But this was steering within a payment method to some degree –– it is steering of signature debit to PIN debit. More subtly, perhaps, we are starting to see major retailers start to steer credit cards to debit cards. Ikea, for example, offers consumers a 1% rebate on their next purchase if they use their debit card instead of their credit card. The rebate steers the customer to use their debit card, the PIN pad steers the customer to use PIN over signature. Early on some Ikea stores experimented with 2% and even 3% discounts. It looks now like they have standardized on 1% as the sweet spot. While this has interesting acceptance economics, my sense is the return purchase incentive is worth a lot more to Ikea.
In the online environment, POS steering happens as well. PayPal, for example, famously steers consumers to fund one-time purchases using the lowest cost payment method available in the consumer’s PayPal wallet. Any PayPal balance, if available, is the default; bank funding (via ACH) comes next, debit cards are preferred over credit cards, and you get the idea. And PayPal continues to go to great lengths to get the consumer to register their bank account as a payment method. Consumers, of course, can change their preferred payment method for any one transaction, but that adds extra clicks and friction to the overall purchase. And the next time they go to buy something, everything defaults back to how PayPal would like it presented.
In the world of virtual goods, FooPets does a remarkable job steering the consumer’s payment preference. When the user goes to buy some more FooDollars (their virtual currency), the preferred method is plastic –– good old credit and debit cards. Of course, users have access to another half dozen (more expensive) payment methods but these are buried several screens (and several clicks) away. With some bill-to-carrier schemes charging merchants 30-45% transaction fees, it makes sense to position (and bury) these schemes as the payment method of last resort – yet having them available so that no sale is lost. In this case the merchant is steering the consumer to use their payment card, instead of one of the alternatives. So POS steering can cut both ways.
Going forward we expect to see a lot more online merchants steering consumers when they register and put their payment details on file. Online merchants know that once the preference payment method is on file, it is used over, and over, and over. And in most cases, with only one payment method on file, that method is always “top of wallet” for that merchant.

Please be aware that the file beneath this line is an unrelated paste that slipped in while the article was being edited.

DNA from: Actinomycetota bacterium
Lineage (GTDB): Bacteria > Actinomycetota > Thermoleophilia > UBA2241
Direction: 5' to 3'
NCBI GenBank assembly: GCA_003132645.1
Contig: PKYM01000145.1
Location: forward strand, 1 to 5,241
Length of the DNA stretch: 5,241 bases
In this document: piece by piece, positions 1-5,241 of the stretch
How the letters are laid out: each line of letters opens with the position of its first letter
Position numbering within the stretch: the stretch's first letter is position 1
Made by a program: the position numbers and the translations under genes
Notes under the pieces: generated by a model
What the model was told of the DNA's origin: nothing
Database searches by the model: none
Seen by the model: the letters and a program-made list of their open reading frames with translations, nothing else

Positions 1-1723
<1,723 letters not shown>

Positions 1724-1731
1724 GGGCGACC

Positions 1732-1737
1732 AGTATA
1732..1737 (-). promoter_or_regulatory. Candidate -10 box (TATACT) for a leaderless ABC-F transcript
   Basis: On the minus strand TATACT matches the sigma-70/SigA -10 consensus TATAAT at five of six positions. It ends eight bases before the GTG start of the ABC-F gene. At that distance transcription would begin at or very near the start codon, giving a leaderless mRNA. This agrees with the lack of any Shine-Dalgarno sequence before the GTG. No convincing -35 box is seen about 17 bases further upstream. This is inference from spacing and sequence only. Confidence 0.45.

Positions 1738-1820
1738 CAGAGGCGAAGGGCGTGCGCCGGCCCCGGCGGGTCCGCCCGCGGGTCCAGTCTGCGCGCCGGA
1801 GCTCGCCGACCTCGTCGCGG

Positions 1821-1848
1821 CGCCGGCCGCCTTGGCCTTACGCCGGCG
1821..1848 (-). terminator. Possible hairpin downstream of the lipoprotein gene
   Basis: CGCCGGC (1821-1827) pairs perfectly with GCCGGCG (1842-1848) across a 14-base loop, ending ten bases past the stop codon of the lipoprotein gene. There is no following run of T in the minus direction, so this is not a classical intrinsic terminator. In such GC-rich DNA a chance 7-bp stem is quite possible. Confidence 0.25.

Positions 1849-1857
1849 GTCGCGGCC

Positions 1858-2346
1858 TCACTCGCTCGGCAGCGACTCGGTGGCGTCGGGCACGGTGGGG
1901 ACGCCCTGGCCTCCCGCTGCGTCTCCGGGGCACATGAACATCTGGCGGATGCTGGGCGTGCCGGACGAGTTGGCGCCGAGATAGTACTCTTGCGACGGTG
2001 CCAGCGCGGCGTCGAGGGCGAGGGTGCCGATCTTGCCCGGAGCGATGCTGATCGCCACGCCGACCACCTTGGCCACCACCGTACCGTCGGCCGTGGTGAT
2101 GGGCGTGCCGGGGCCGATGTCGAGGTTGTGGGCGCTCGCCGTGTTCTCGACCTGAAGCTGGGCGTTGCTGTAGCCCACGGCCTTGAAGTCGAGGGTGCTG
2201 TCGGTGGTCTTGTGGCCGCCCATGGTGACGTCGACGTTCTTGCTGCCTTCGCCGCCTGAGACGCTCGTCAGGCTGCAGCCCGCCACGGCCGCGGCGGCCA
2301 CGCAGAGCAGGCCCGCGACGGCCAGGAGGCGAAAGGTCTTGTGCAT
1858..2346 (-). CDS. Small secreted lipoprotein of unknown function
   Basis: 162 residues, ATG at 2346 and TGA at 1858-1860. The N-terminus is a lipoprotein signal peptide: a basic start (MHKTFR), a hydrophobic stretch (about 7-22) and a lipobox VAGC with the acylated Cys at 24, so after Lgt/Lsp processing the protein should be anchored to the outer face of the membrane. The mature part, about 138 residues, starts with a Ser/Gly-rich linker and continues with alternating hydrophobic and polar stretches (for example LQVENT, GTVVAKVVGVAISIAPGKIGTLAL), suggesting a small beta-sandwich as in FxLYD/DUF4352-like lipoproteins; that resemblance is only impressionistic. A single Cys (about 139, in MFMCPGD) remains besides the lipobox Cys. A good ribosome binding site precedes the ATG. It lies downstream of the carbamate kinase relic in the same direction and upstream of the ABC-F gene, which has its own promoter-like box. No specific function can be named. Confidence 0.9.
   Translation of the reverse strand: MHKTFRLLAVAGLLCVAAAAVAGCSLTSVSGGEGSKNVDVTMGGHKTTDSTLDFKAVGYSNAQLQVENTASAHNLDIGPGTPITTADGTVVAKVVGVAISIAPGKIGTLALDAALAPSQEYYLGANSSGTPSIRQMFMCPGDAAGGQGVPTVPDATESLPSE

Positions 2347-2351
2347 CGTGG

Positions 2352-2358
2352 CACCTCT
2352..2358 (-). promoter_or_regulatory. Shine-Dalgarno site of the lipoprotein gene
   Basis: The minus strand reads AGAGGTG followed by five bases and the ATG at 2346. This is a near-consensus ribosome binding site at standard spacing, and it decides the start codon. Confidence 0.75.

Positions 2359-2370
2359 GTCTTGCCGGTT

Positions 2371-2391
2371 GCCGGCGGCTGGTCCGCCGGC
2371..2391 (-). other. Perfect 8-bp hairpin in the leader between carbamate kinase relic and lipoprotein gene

Merchants aren’t the only ones that know this. I recently noticed, for example, a promotion that American Express was running that offered 5 free iTunes song downloads if you put your Amex card on file with Apple. While this isn’t the merchant doing the steering, it certainly illustrates that American Express understands the advantages of having their card registered as my default payment method with iTunes.
And, it’s not just brick and mortar and eCommerce. Prior to the DOJ settlement, many of our clients told us that that it was much easier to steer consumers in a call center environment – because the transaction between buyer and seller is, after all, just between two people on the phone. Yes, they would honor the customer preference for payment method, but they weren’t shy about suggesting how the customer should pay — and the benefits of doing so.
So POS steering, broadly speaking, is real and it’s already happening. Later this year, once the Fed finalizes debit pricing, we expect to see more merchants take a fresh look at POS steering. Several of Glenbrook’s merchant clients are already developing their strategies for rewarding customers that select low cost payment methods at the point of sale. It will be interesting to see how others approach it, and exciting to see how retailers might bring their “merchandising” creativity to the checkout process.
Still, skeptics say that merchants will never attempt to steer the customer face-to-face, in the checkout lane, at the point of sale. They just want to complete the sale. I want to remind them of one simple question. “Will you be paying for this today with your Macy’s card?”